“Did he have a tryzub on his neck? And a cat-samurai tattoo on his leg?” the father is asking through his tears. His grief can’t fit in the yard of the morgue.
The military commissar walks away as far as he can, the smell is unbearable, and he lights up a cigarette. At the same time the driver is trying to get a body on a gurney, the father rushes to help with his bare hands and drags the black bag with maggots scurrying around on top of it. I’ve seen this before, but for him, besides the grief, such a sight was an unbelievable shock — his son was only 19.
The man is crying so desperately that even Oleh breaks his steely silence.
The funeral is today at 12 am. We changed our route to get there on time and firstly drove to the Sumy region instead of Nizhyn [a city in the Chernihiv region — Ed.] or Kyiv. This is the only combatant out of fourteen whose name I knew from the beginning of the trip. The driver took the body of the deceased Maksym at night because it just hadn’t been unloaded out of the refrigerator. Oleh and his colleague from the other crew divided the number of bodies, my driver arranged documents for all 19 people, but the colleague took one body less. As soon as Oleg found this out, at night, he returned for the deceased Maksym. And finally, the Hero is home, even I feel relief because the father has been calling me since yesterday morning, he called in the evening and today once again, he still had the glimmer of hope that this is a mistake, that he would open the bag and there would be no tryzub on the neck.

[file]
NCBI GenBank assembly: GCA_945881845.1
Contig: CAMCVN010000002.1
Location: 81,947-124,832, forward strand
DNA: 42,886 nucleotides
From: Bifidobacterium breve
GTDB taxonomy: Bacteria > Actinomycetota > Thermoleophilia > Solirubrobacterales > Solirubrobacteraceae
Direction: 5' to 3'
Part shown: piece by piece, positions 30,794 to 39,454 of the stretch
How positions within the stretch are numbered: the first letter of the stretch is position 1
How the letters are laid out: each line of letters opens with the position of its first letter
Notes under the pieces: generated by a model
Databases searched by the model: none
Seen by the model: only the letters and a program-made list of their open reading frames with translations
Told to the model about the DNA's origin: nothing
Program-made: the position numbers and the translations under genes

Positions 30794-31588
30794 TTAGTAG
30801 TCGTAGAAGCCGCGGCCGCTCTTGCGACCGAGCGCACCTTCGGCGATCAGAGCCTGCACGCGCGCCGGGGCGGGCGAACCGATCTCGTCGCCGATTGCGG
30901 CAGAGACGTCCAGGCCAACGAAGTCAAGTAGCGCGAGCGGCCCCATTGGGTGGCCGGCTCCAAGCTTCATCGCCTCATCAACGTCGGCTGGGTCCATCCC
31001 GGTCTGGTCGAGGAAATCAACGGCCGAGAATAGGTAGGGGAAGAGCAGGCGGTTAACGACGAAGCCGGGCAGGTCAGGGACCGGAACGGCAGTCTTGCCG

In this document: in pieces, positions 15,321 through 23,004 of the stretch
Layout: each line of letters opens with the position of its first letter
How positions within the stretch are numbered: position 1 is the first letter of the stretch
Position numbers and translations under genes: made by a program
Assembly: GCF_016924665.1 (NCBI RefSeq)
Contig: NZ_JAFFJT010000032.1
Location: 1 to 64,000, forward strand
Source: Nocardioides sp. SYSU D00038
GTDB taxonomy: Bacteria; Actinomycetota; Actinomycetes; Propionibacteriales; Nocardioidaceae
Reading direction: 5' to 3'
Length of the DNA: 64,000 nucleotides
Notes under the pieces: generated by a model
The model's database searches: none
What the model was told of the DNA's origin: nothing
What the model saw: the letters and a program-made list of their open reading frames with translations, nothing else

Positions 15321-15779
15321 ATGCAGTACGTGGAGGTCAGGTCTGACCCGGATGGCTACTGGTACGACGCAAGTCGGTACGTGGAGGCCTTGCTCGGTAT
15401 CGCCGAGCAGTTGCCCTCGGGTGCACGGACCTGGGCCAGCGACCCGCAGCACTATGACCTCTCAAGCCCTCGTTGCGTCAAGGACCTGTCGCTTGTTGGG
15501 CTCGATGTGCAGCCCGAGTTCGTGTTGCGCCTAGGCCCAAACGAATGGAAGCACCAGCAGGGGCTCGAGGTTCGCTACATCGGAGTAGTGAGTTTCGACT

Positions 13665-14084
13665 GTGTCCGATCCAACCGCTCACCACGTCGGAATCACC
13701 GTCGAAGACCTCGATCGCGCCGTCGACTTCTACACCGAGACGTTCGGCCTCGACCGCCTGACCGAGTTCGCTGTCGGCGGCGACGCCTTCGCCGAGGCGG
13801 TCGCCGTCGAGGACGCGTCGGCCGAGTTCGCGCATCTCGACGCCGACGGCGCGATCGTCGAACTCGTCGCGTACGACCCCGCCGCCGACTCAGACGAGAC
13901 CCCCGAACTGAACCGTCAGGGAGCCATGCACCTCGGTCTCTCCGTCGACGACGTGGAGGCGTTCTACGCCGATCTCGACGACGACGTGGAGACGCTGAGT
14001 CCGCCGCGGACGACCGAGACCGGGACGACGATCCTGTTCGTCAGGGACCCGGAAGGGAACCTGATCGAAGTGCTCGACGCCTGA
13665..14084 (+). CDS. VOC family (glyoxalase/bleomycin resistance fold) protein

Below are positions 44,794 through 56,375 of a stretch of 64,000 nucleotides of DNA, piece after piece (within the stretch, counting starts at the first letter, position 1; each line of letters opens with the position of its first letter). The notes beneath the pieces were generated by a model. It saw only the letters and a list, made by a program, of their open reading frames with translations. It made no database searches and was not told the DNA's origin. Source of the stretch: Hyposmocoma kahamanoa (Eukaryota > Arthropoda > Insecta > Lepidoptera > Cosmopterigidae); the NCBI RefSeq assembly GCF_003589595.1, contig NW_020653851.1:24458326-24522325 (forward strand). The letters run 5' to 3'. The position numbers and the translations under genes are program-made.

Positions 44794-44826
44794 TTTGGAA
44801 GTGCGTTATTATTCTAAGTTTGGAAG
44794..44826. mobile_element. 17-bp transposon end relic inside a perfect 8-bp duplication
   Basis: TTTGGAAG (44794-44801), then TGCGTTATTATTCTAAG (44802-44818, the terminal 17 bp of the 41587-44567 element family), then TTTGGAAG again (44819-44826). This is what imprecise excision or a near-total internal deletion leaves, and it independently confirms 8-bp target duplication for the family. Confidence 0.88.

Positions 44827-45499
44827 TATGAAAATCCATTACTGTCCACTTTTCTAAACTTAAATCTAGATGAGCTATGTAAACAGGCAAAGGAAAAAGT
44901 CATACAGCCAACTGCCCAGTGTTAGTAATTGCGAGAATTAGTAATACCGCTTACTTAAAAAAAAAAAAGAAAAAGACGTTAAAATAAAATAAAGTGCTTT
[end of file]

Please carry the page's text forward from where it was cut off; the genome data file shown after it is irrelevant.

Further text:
Behind every nameless hero in the black bag, there is a story of unfulfilled dreams.
“Before going to the front, Maksym bought a motorcycle. He didn’t even smell the diesel fuel,” the father said. “Maksym simply didn’t have time.”
I am writing this and thinking what is the aim of my post. To cause someone’s emotion? To remind the losses of war?
Don't put off your life for later. Don’t put off anything that can make you happy today. Life must conquer death. Don’t be afraid and don’t be ashamed of your joy.
Ukrainian Text by Myroslava Ilto, translated into English by Ukrainianvancouver team — Jul 28, 2022